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Notes Towards Day 9: Feminist Disability Studies

Notes towards Day 9 of
Critical Feminist Studies

Reimagining Disability

WACK! Art and the Feminist Revolution

I. coursekeeping/announcements
For Thursday: read (as many as you can from the)
collection of theoretical essays about transgender
by Kessler, Butler, Bornstein, Stryker, Califia

Then post responses &/or questions on the forum
for Pemwrez2009, who will join us

say something about theoretical language of these essays
(yet another discourse, to add to the mythic, the literary, the medical...):
literary theory, gender theory,interdisciplinary work:
psychology (Kessler), philosophy (Butler), performance art (Bornstein), history (Stryker), activism (Califia)...
another one: "My Right Self," by Arthur Robinson Williams
what are your theoretical frames?

relevant question for Friday's project:
by 5 p.m. post 5-pp. paper on-line, in your blog
(tag it "Critical Feminist Studies Web Paper 1)
also drop off hard copy in English House...

reminder that I want to talk w/ you all before break....


able to do the whole room yet?
4 to the left of you, 4 to the right?

II. afterthoughts about Katie's visit?
mine were etymological:

[a. L. s{emac}men seed (of plants and animals), f. root *s{emac}- (:*sa-) of ser{ebreve}re to SOW.] The impregnating fluid of male animals; the seed or sperm.

[ad. L. s{emac}min{amac}rium seed-plot (also fig.), orig. neut. of s{emac}min{amac}rius SEMINARY a. Cf. F. séminaire, Sp., Pg., It. seminario, G. seminar.]

but cf. "semester":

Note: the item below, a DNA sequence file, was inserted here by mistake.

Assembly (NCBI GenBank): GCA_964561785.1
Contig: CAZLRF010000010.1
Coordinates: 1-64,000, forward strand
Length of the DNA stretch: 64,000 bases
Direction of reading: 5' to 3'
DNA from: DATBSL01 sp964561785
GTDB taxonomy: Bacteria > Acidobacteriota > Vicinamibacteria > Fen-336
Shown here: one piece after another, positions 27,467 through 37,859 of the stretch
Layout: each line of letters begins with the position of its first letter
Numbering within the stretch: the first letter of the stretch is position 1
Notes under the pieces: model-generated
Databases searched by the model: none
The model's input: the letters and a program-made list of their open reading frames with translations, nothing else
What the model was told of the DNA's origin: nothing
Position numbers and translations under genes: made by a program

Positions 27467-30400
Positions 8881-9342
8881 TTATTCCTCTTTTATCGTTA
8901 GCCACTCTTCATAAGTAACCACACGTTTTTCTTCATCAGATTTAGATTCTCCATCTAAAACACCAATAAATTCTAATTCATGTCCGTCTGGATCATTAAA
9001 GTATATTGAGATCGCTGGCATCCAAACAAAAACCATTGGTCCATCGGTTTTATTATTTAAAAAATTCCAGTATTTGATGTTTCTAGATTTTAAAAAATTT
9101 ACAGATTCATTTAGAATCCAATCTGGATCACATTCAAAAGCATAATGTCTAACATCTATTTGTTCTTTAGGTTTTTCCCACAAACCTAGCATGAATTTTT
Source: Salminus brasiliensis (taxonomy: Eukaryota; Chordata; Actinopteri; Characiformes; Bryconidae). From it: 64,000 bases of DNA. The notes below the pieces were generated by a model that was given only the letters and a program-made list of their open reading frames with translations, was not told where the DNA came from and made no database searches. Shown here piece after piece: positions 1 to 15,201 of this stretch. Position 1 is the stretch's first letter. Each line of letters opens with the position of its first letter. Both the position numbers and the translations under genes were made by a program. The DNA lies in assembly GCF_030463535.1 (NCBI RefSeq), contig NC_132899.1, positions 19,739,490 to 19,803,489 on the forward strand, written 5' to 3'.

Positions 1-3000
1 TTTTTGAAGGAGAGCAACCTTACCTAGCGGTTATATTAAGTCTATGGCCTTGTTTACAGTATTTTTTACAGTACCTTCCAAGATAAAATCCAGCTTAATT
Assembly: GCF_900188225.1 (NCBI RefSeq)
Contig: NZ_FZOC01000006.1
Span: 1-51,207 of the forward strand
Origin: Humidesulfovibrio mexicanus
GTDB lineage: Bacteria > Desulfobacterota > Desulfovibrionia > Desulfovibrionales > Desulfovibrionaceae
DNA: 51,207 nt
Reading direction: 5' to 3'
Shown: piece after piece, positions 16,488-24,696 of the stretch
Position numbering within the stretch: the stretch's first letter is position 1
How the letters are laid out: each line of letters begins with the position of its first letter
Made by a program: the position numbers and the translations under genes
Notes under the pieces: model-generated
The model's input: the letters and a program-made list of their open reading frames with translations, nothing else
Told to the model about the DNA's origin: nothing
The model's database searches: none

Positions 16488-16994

[a. G. semester, ad. L. (cursus) s{emac}m{emac}stris (period) of six months, f. s{emac}-, sex six + m{emac}ns-is month.]
menses=a "female" term?

Reshaping, Rethinking, Redefining: Feminist Disabilities Studies
by Rosemarie Garland-Thomson

"Feminist Disability Studies focuses on the singularity and perhaps
the immutability of the flesh,
and at the same time
questions the identity it supports..."

Ellen Stohl, a paraplegic actress who appeared as the nude
centerfold of Playboy magazine...
because "sexuality is the hardest thing for
disabled persons to hold onto."


"Disability demands a reckoning with the messiness of bodily variety... the unorthodox made flesh...

The strands of feminist thought most applicable to Disability Studies
...undertake a broad sociopolitical critique of systemic,
inequitable power relations based on social categories grounded in the body...
politicizing the materiality of bodies and rewriting the categories..."

Aimee of People Magazine's 50 Most Beautiful People...
her public version of her career is that her disability has been a benefit--
she has several sets of legs, both cosmetic and functional,
and is able to choose how tall she wants to be.

disability is a culturally fabricated narrative of the body:
  • a system for interpreting bodily variations
  • a relationship between bodies and their environments
  • a set of practices that produce both the able-bodied and the disabled
  • a way of describing the inherent instability of the embodied self.

disability functions to preserve and validate privileged designations

--Cf. Culture as Disability and
On the Inevitability of Cultural Disabilities


the constituency for Disability Studies is all of us...